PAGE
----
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3 Principles of Lean learning

I personally have what feels like hundreds of favourite quotes. It seems for every
situation or scenario I can pull out an appropriate quote from Henry Ford, Taichi Ohno
Shigeo Shingo or Dale Carnegie and many of my favourite quotes come from our lean

Well, this week, I heard another one that stopped me dead in my tracks.   I didn’t start
screaming it from the rooftops.,  it was so powerful I really wanted it to distill in my brain.
By now you’re probably thinking my goodness Brad spit it out already.   So here goes,
this quote comes from a fellow lean maniac and person friend, Ryan Tierney, Seating

“The biggest gap in the world is the gap between knowledge and action”
I almost want to insert a long pause. Read that 10 times and reflect on how much
knowledge you have that you have not taken action on.   How many things could an
outsider point at inside of your business that needs fixing or improving where your
answer would be “yeah, I know”.

Then the more I think about this gap between knowledge and action the more I start
asking questions like how can I reduce this gap?   Or worse, am I inadvertently
widening this gap with education, Sounds crazy, right? But hear me out.

If you’re any kind of lean maniac, you have an insatiable thirst for knowledge. In any
lean community I’ve been exposed to you can’t join a conversation that doesn’t include
the latest amazing book someone has read.  And I gotta admit, there’s almost nothing
more motivational than reading a great book from an author you admire, providing
decades of wisdom that can be consumed inside of a couple of days.

But here’s my hypothesis with regards to widening the gap between knowledge and
Action. In the wise words of Dr. Goldratt, he says you’re not measuring until you’re
using numbers. So let’s apply some general numbers and see how the math unfolds.
Let’s make the assumption that every book we read is worth 50 knowledge points,  I
think it’s safe to say you can pull 50 ideas from every good book.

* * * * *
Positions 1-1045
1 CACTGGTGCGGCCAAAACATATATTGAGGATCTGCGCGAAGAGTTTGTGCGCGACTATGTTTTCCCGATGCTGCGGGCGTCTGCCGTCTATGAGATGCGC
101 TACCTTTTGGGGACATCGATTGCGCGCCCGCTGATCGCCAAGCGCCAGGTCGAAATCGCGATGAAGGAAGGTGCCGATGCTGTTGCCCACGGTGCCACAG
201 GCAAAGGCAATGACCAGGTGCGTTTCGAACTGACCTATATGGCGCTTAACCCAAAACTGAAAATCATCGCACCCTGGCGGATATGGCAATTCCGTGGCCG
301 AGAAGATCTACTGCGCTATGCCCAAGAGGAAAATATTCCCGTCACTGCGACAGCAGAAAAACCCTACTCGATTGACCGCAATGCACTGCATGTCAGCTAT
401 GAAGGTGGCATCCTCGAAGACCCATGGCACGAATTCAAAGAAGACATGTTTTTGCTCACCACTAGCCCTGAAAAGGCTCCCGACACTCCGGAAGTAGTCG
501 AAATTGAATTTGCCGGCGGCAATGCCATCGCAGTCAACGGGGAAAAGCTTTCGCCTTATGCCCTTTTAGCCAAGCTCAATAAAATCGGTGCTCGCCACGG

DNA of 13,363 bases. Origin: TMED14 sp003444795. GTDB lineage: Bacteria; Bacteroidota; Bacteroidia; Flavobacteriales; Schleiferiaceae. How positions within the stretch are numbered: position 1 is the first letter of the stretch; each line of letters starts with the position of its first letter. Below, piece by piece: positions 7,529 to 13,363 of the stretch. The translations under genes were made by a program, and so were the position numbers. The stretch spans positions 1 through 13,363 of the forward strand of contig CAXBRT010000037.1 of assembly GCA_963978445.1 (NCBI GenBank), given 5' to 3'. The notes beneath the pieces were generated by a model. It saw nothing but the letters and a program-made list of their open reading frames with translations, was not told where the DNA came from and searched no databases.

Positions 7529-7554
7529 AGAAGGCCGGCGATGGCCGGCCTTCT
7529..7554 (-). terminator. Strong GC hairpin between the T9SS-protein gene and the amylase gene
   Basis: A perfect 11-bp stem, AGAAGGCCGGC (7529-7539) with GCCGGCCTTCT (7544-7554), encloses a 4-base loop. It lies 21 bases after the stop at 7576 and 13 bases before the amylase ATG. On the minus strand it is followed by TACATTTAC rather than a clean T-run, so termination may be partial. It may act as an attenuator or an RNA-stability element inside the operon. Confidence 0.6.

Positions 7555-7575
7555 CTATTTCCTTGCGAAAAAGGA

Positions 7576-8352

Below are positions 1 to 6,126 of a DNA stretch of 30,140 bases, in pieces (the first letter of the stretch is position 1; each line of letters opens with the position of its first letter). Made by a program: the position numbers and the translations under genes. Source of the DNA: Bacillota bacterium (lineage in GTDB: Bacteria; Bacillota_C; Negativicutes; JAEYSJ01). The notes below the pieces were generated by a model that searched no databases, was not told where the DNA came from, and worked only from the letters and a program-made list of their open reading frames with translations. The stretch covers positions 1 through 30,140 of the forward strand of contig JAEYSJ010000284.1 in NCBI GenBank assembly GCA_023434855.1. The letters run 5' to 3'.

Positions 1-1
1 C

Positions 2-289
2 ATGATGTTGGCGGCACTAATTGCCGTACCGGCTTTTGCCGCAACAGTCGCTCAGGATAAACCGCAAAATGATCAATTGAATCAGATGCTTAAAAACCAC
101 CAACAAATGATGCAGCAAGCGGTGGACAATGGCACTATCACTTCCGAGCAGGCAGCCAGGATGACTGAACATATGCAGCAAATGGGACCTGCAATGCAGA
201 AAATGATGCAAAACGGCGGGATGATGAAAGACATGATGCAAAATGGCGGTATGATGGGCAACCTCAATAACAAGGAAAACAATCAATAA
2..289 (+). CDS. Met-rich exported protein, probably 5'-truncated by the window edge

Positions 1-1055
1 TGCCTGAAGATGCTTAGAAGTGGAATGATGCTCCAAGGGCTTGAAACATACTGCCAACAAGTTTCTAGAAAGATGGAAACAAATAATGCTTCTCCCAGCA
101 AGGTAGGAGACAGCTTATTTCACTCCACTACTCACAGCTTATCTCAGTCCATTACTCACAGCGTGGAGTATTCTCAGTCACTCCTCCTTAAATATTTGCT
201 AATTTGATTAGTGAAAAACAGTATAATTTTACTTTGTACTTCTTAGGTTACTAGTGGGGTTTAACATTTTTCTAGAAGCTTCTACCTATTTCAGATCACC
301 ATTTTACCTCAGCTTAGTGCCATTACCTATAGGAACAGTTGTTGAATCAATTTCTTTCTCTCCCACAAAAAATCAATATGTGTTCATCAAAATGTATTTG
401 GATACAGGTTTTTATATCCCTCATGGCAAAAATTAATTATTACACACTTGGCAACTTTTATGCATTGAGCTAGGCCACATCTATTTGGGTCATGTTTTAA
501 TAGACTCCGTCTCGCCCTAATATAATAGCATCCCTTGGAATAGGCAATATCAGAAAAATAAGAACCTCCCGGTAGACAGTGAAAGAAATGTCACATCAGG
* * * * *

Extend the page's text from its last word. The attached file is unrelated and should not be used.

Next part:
So if you read one book, the minute you set the book down your gap between

knowledge and action is 50 units.  Then you excitedly go to work and over the next

month you implement 10 of those good ideas.  Now the gap between knowledge and
action is only 40 units.   Congratulations you’re closing the gap.!!!

Now you just returned from a wonderful dinner with some business associates.  They
were raving about this new book, they were reading.  So naturally, you immediately get
a copy and start reading it for yourself.  It turns out to be as wonderful and fascinating as they described.

And you quickly implement two principles you just learned.

Sounds great on the surface, but did you just inadvertently increase the gap between
knowledge and action?    Your two books in and the knowledge gap has grown to 88

Multiply this by only 4 books … and the gap between knowledge and action becomes
170 units.    Imagine what this will look like at 20 books !

I can already hear people up in arms that I’m suggesting reading more books is bad. I

don’t think there is a person on earth who would promote that idea, including myself.
But I would like to put forth some food for thought when it comes to lean learning. My 3
key principles are as follows:

Reading without action, is simply entertainment. No better or worse than sitting on the
sofa doing the preverbal Netflix and chill. (Aside from the benefits of reading or
stimulating your brain with an audio book, I’m sure there is a case for that).
Reading a book once is just about useless. Every time I mention a book to someone
and they say “yes, I’ve read that” trying to give me the impression they understand it, or
have got every bit of knowledge there could possibly be out of it. I usually just quiz
them (if I have read it as well). I say “Cool, what does Dale Carnegie say is the

sweetest sound to anyones ear?” … usually followed by a blank stare. My point is this,
you have an expert who has condensed their life’s work into a book, and you think you

read it once and you got it? No way! One of my favourite go-to books is: “The Toyota
Way”. I could almost recite it word for word, and I bet I have read it (and by read, I
mean audio book) over 300 times. And without exaggeration, every time I hear it, I
learn something new. You could Argue you’re smarter than me, I would probably agree
with you. But 300 times smarter? Your name better be Elon Musk.

Share the knowledge! Particularly if you are on a team, or leading it. When you read a
book you know will be a game changer for your organization, get your key people
involved in reading it with you. If you grow faster than all the people around you then
you just become thecrazy zealot. If there is one sane person in the insane asylum

among 1000 nut jobs. Who do you think they would all vote as the crazy one? Don’t let
that be you. Bring your team along for the journey.

Let’s assume it takes 10 hours to get through a book. This may be something to
consider before you pick up the the next one. Would you be better off spending that 10
hours implementing, planning or practising what you have learning from the last book
before moving on?.
If you squeezed every drop out of a book before you moved on, would you be further
ahead than sporadically implementing from several volumes? I’m not saying its right or

wrong which ever you choose.
But in true lean fashion, I like to question everything.
(You can add 3 points to your knowledge gap if you read this article and don’t take